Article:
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FAQ: Credit default swaps – investigation proceedings

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What is a Credit Default Swap (CDS)?

A credit default swap (“CDS”) is a derivative contract designed to transfer the credit risk (i.e. the risk of default), linked to a debt obligation referenced in the contract. CDS are used by investors for hedging and investing. As a hedge a CDS provides protection against the credit risk arising from holding debt instruments. As an investment vehicle CDS can be used to express a view on the future development of the debt issuer’s creditworthiness and earn a profit if the view is correct. CDS are by far the most important type of credit derivatives. Other less frequently used credit derivatives are options and forwards.

What is the size of the Credit Default Swaps market?

In 2013, there were almost 2 million active CDS contracts world-wide, with more than € 10 trillion gross notional amount (source: DTCC). The notional amount is the amount of debt the CDS contract is written on. The actual payment flows from CDS contracts are considerably smaller than the notional amounts. The payments for offering or obtaining credit protection are expressed as a percentage of the notional amount and usually quoted in basis points, i.e. in one-hundredths of a percentage point.

Why was the alleged anti-competitive behaviour of the banks to block exchanges from entering the credit derivatives business potentially harmful?

In the period under investigation (2006-2009) exchange-trading of credit derivatives could have made the trading of standard credit derivatives contracts cheaper and increased its availability to different types of investors. In addition, exchange-trading of credit derivatives could have improved transparency and market stability. Indeed, unlike trading “over the counter” (OTC), exchange trading is automatically combined with central clearing. Central clearing eliminates “counterparty risk”, that is to say the risk that the contractual partner of a derivatives contract will not honour its obligations towards the other trading partner. A “central counterparty” steps in between the trading partners and guarantees the performance of the contract towards the other trading partner. Through various means (collateralisation, guarantee fund) the clearinghouse continues to service the contract even if one of the trading partners later defaults, and thus isolates other market participants from the effect of this default.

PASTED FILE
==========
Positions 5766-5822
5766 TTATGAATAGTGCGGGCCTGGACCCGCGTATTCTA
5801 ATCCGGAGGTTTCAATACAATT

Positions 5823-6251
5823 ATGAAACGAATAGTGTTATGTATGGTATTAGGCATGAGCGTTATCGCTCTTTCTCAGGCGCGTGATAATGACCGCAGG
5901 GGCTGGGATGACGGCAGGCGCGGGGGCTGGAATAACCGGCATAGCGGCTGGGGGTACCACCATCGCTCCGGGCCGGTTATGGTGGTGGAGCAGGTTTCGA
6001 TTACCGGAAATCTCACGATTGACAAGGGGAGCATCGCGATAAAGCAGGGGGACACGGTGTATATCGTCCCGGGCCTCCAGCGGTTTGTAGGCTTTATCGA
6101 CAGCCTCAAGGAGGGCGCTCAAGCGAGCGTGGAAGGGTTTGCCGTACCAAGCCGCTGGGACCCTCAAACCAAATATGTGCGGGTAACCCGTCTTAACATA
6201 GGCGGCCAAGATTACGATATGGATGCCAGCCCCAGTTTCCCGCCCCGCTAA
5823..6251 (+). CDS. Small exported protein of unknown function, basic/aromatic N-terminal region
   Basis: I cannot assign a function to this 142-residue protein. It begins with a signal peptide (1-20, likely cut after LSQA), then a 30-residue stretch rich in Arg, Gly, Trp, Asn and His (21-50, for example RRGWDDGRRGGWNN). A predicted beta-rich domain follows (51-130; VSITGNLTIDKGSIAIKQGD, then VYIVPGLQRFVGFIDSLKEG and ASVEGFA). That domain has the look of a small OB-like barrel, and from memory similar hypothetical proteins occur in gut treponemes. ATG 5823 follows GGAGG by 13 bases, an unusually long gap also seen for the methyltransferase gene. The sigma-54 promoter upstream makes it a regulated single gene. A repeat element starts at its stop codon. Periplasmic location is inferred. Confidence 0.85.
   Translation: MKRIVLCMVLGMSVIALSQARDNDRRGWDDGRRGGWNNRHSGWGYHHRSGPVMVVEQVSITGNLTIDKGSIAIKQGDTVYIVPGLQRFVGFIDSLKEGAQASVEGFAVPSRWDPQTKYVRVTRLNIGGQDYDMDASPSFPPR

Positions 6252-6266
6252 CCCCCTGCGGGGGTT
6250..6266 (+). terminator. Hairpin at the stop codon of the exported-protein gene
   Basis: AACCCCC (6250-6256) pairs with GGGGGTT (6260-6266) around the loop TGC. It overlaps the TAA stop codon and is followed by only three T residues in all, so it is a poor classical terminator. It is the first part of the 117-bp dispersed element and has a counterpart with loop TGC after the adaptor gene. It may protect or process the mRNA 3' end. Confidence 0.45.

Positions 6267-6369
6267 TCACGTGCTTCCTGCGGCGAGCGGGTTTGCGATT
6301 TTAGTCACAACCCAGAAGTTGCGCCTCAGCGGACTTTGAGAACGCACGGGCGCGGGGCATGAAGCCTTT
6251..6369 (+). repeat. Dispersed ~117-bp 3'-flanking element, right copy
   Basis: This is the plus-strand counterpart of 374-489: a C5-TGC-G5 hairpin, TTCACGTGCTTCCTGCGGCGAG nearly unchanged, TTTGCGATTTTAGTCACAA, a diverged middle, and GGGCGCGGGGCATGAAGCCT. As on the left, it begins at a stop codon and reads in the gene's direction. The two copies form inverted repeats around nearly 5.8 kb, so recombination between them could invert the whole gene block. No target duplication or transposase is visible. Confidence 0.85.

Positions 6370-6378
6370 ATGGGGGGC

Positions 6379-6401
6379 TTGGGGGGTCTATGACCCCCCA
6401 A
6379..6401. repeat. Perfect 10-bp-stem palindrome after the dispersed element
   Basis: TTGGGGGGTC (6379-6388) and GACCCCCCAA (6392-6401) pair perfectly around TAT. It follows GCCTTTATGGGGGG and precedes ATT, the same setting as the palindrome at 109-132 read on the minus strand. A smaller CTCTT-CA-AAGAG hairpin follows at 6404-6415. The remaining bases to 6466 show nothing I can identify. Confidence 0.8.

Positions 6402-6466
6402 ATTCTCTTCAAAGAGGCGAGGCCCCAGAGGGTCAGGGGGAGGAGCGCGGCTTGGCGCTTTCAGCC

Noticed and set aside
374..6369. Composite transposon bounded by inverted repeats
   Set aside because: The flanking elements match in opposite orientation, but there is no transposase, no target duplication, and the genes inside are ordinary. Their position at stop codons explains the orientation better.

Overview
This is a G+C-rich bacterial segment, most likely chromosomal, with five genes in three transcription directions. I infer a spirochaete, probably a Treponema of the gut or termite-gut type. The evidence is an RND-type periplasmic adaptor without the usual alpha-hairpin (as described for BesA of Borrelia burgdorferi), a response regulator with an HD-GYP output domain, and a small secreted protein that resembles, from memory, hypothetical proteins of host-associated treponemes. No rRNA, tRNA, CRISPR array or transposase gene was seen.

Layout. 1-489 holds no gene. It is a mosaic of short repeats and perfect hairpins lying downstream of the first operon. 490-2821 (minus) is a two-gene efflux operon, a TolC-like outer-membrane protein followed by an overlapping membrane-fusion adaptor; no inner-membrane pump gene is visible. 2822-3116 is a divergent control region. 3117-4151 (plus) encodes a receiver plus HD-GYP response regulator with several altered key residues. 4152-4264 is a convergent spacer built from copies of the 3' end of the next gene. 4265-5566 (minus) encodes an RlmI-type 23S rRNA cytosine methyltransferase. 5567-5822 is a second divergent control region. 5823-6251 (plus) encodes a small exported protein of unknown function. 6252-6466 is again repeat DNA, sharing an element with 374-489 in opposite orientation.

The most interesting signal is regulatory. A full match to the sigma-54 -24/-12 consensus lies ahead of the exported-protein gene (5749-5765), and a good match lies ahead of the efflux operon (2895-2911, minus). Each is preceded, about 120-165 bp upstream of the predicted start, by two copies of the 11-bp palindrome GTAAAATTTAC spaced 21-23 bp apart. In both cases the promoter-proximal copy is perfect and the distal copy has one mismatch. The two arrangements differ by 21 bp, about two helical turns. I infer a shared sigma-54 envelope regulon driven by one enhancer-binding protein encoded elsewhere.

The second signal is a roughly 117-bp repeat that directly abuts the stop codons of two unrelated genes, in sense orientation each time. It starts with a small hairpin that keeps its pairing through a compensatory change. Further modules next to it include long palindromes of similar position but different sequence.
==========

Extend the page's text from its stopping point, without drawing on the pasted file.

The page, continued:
Before the 2008 financial crisis, in the absence of central clearing, credit derivatives trading involved considerable counterparty risks. Risk management practices to mitigate such risks were inadequate and increased the fragility of large investment banks. As the example of Lehman Brothers showed, the failure of one large dealer bank only can set off a chain reaction that destabilises an entire financial market. This is why after the financial crisis of 2008, the G20 leaders required the introduction of central clearing of OTC derivatives.